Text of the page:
Let’s see what comes out of BPI next. Doris C. Dumlao

Capital flight

Major players in the financial industry are protesting the recent directive of the Bureau of Internal Revenue (BIR) requiring the submission of investors’ tax identification numbers (TIN) whenever these investors earn dividends or interest on their funds.

And it’s no laughing matter. According to our sources, billions of pesos—literally—have fled the local markets due to this BIR rule, which requires banks and stockbrokers, among others, to submit their so-called “alphalist” (a portmanteau of “alphabetical list”) of clients to the tax authority.

“We are seeing an exodus of investors,” said one banker. “Nobody wants to expose their investments portfolio to the BIR.”

(BIR chief Kim Henares insists that the alphalist requirement is not a new rule, and that she’s only implementing what is already required by law.)

No less than nine industry associations have voiced their opposition to the BIR rule, including the most affected groups like the Bankers Association of the Philippines and the Philippine Stock Exchange.

Surprisingly, however, this one banker we spoke to had a different take on the brouhaha.

“I’m pro-government on this issue,” he said. “My taxes are deducted upfront (in contrast with securities investors who apparently have many ways of dodging taxes). We all need to pay the right taxes.”

Well said. Somehow, we feel that the affected investors don’t feel the same way, though. Daxim L. Lucas


PLDT chair Manuel V. Pangilinan is expected to fly to Spain at the end of August to personally support the Gilas Pilipinas team at the 2014 International Basketball Federation (Fiba) World Cup, but we hear this trip is going to be about a lot more than sports.

Apart from spending time in the heritage-rich city of Seville, where the games will be held, insiders told us the itinerary includes business stops across the continent. Spain itself is an important destination given the presence of infrastructure companies, which could become useful partners for future public-private partnership (PPP) deals the Philippines plans to rollout, our source said.

Another destination is the headquarters of Berlin, Germany-based Rocket Internet, where Pangilinan could get some of that famed German hospitality after PLDT recently decided to invest about P19.6 billion in Rocket for a 10-percent stake.

But it gets even more interesting as Pangilinan moves farther west, to the United Kingdom. Apparently, UK trade officials have approached Pangilinan for potential investments, ranging from agriculture to even power plants there.

“They are inviting and we are looking,” a source told Biz Buzz.

It appears that any investment is still exploratory in nature but we can’t say it is surprising. After all, the Pangilinan-led First Pacific Group has been casting its gaze toward more developed markets like Germany, Singapore for power and a food company in Australia apart from its traditional emerging markets portfolio.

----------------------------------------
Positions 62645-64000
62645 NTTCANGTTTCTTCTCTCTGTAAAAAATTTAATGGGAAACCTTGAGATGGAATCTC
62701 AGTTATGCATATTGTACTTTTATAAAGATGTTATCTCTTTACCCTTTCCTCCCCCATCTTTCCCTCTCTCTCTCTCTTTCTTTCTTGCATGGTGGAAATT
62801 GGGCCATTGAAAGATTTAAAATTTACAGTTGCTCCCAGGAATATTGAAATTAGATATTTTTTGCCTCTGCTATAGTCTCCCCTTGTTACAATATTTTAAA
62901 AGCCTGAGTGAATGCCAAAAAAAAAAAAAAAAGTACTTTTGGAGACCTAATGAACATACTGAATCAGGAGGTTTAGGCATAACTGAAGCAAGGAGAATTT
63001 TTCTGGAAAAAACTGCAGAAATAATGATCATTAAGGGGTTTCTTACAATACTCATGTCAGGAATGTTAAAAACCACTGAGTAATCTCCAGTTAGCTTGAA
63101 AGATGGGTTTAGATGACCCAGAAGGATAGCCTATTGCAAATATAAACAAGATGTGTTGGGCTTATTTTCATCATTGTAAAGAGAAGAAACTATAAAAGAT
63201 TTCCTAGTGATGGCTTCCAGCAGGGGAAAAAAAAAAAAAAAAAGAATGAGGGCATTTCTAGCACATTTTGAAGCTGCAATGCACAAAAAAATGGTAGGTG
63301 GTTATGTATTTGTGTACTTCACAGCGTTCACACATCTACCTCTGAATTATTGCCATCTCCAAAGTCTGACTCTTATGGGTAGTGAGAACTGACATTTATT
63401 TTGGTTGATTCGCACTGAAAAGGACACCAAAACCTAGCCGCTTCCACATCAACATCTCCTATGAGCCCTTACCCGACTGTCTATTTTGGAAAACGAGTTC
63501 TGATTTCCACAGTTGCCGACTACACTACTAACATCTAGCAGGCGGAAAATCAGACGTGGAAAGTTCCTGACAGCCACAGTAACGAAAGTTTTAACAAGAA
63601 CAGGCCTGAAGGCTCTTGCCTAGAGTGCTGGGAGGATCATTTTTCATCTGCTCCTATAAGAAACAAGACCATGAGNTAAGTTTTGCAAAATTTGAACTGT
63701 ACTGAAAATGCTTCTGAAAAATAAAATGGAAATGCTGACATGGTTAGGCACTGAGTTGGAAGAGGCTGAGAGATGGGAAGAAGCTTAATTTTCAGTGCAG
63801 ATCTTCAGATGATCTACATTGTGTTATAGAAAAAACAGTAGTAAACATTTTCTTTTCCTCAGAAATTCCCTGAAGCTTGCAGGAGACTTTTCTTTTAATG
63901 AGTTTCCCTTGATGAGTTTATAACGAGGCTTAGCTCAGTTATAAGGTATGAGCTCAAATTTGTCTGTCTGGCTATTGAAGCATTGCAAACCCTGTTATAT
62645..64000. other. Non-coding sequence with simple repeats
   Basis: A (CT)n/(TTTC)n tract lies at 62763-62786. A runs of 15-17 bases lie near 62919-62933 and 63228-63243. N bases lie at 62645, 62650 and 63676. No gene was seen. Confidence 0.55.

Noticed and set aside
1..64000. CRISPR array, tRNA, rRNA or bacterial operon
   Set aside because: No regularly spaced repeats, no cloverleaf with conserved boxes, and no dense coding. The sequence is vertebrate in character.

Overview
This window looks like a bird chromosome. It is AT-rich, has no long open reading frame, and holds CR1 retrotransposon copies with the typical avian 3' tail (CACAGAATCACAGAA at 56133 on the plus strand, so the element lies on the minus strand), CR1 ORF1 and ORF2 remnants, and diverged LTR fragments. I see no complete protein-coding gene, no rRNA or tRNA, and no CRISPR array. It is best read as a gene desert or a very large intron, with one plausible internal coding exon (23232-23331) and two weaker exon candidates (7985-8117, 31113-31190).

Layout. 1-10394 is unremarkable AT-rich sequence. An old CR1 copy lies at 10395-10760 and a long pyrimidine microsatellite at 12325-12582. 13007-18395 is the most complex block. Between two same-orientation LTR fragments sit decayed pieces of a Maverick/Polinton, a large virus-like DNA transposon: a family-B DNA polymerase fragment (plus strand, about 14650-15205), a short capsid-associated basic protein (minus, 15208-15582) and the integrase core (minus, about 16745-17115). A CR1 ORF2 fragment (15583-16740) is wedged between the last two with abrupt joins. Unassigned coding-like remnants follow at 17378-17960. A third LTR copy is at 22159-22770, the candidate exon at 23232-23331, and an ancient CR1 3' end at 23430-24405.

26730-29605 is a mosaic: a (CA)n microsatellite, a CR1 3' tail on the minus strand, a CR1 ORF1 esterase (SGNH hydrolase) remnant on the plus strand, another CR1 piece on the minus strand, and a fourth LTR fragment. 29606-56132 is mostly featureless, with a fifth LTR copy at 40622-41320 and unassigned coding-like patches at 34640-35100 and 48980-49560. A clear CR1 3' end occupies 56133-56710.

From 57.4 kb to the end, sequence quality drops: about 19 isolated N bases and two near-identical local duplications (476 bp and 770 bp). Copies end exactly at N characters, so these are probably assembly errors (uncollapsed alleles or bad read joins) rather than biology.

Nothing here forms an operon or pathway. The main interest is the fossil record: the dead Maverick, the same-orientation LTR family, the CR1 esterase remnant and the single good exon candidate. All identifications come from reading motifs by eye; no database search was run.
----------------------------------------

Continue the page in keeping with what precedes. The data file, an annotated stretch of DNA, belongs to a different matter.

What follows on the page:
Pangilinan has talked long about the difficulty in investing locally given regulatory constraints with the present administration. So it should be interesting to see if this diversification to more developed areas yields better results. Miguel R. Camus

Lucky streak

Lady luck is smiling down on patrons of Solaire Resort and Casino in the feared month of the hungry ghosts.

Five jackpot winners in the slot machines won some P100 million in the first eight days of August, the highest over the same period in the history of the casino run by the group headed by port magnate Enrique Razon Jr.

Management has welcomed the huge payout as it is expected to lead to the influx of more casino goers who hope to also hit the elusive jackpot. This should encourage Razon-led Bloomberry Resorts Corp. to go full steam ahead with the ambitious plan to expand operations, starting with the opening by the end of the year of non-gaming amenities such as an all-suite five-star hotel, a Broadway-style theater and a high-end retail area.

Bloomberry is on a positive path, having chalked up a profit of P2.3 billion at the end of the first half, a reversal from the loss of P1.03 billion recorded in the same period last year. Tina Arceo-Dumlao

Your subscription could not be saved. Please try again.
Your subscription has been successful.

Subscribe to our daily newsletter

By providing an email address. I agree to the Terms of Use and acknowledge that I have read the Privacy Policy.

E-mail us at [email protected]. Get business alerts and a preview of Biz Buzz the evening before it comes out. Text ON INQ BUSINESS to 4467 (P2.50/alert).

TAGS: Business, economy, News, Wack Wack Golf and Country Club

© Copyright 1997-2024 | All Rights Reserved

We use cookies to ensure you get the best experience on our website. By continuing, you are agreeing to our use of cookies. To find out more, please click this link.